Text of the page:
This is certainly not the writing of an idiot or ignoramus. It is also worth noting that Andrews wrote his book over a couple of years whereas he was only in hiding for a couple of days. But this is not really the case that Whaley makes in the book. Instead, a kind of deconstructed literary theory is used to sell the idea that Andrews was rewritten (or edited):
While we can’t discount the fact that Andrews’ alibi letters were hurriedly written under pressure, as Gardner pointed out, there is a fair incidence of scholarly words, French and Latinate phrases in the book that do not appear in the alibi letters: cognition, minutia, stoic, curriculum, [bete noire], denouement, talismanic, plebians, Beau-monde, entree, patrician, liege, chicanery, [Machiavellian], commensurate, etc.
It is established in The Man Who Was Erdnase that Andrews hired a professional magician, James Harte, to add patter to the card tricks in Expert at the Card Table. Harte was most famous for his excellent, flowery, Victorian patter. Four of these words are taken from the patter of the very first trick that Erdnase explains (The Exclusive Coterie): “Beau-monde,” “patrician,” “plebians,” and “entree.” That’s 4 out of 15! What’s more, it seems unlikely that anyone in Andrews’ business would not know the word “chicanery.” What’s more, we don’t even have to depend upon the alibi letter, because many people who had met Andrews commented on how well spoken he was.
Perhaps most ridiculous of all: no editor or ghostwriter would change a text in this way. When helping a writer, one always wishes to make the author’s intent as clear as possible. Adding high toned words would tend to make the writing less clear. What’s more, it would explicitly change the author’s style.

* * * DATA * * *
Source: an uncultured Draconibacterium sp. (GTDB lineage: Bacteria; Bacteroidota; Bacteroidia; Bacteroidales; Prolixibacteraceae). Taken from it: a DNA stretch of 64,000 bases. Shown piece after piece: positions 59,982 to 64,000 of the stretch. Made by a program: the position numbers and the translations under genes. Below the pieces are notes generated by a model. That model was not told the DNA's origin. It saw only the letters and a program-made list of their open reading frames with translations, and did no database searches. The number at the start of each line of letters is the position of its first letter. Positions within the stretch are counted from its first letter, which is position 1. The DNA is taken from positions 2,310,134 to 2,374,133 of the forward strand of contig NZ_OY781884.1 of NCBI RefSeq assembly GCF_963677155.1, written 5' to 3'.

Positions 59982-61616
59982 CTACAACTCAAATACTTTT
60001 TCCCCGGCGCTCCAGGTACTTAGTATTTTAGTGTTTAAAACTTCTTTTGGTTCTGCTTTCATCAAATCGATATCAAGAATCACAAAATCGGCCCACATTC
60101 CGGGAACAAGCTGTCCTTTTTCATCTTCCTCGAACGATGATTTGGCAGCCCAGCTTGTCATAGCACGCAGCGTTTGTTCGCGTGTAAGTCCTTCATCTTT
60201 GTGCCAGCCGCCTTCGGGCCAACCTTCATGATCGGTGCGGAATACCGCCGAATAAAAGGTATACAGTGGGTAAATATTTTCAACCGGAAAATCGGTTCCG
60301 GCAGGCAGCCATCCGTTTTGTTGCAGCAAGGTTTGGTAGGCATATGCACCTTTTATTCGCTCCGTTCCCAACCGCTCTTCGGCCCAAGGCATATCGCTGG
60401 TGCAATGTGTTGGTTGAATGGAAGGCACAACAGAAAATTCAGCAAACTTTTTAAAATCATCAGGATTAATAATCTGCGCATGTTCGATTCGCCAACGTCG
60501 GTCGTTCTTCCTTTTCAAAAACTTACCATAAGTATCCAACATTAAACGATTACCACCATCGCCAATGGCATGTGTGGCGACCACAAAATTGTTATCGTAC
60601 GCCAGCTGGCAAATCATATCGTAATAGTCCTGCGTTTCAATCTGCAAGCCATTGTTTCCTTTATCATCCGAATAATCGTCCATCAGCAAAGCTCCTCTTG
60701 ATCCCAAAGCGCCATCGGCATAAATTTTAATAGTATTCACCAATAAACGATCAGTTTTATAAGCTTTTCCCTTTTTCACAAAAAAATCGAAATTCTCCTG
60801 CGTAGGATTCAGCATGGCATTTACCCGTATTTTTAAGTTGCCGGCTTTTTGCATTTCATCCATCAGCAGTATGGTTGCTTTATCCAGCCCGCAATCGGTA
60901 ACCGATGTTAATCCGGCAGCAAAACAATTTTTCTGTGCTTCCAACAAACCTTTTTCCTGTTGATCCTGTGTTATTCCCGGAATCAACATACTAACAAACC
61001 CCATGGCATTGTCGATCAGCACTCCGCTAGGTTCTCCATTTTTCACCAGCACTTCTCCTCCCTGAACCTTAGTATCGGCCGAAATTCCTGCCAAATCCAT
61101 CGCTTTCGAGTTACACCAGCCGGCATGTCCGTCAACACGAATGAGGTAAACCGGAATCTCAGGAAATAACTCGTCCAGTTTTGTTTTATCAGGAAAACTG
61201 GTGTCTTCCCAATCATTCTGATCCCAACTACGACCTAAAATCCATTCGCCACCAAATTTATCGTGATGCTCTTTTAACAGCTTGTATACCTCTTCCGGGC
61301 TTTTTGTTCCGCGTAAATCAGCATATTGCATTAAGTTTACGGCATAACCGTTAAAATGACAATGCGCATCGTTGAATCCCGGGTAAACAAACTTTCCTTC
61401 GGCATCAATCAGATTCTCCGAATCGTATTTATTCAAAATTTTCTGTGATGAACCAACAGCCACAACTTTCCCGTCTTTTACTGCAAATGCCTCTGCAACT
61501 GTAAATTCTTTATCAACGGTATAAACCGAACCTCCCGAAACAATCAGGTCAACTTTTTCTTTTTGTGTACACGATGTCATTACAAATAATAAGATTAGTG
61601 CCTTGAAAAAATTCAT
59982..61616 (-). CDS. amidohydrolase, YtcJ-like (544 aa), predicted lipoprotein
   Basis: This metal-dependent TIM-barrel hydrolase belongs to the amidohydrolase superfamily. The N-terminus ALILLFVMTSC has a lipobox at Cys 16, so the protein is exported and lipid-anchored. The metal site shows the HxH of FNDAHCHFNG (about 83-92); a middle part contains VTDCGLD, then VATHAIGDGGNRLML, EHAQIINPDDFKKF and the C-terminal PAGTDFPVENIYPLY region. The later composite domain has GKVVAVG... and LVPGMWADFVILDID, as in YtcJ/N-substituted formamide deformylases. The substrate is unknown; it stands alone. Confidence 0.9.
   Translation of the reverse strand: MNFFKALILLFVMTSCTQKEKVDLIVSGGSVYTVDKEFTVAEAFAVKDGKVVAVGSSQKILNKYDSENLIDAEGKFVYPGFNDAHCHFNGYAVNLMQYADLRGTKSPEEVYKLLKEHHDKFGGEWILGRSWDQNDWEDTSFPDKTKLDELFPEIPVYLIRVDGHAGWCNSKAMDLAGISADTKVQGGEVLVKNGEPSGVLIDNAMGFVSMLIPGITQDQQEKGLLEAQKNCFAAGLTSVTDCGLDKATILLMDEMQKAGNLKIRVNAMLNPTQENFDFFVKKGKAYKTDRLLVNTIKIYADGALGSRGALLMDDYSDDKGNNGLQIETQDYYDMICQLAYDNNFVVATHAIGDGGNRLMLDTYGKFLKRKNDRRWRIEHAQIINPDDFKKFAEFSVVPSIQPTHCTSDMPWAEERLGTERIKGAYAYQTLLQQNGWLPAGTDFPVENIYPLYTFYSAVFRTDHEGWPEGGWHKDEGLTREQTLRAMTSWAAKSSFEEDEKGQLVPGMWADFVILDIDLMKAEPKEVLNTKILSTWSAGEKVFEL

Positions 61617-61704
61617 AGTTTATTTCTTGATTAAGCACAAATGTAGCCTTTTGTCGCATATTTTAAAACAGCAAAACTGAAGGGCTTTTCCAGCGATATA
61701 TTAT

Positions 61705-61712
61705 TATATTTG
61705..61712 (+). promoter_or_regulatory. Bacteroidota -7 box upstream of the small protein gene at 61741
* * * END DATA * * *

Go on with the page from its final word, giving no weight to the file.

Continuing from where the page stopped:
The argument seems to be that a regular guy couldn’t have written something as polished as The Expert at the Card Table. But this is nonsense. It could be that Gardner, working most of his life with large publishers, understood how much editors had helped his books. He must have seen that The Man Who Was Erdnase was not turning out to have the kind of polished writing of Gardner’s mainstream books. And so it would have been natural to question whether Andrews could have created the fine writing in his book. But as we’ve seen, Andrews was no regular guy.
Update (12 July 2012 8:30 am)
According to Wikipedia:
Others argue against Andrews being Erdnase because the known examples of his writing are very much inferior to the polished writing of The Expert at the Card Table….
There has been newer evidence in the past twelve years that pretty much puts to rest any assumption that Milton Franklin Andrews was Erdnase. It is obvious that Andrews was a card cheat but that is as far as his connection goes.
After reading The Man Who Was Erdnase, this is very hard to believe. There were a number of people interviewed for the book who knew Andrews when he was writing the book. None of these claims on Wikipedia are referenced. And once again we see this argument that Andrews couldn’t have written it because his alibi letter is not as good as his book.
What the Wikipedia Erdnase pages shows, I think, is the ability of one person with an ax to grind to create a very dishonest page as long as the page is not very popular.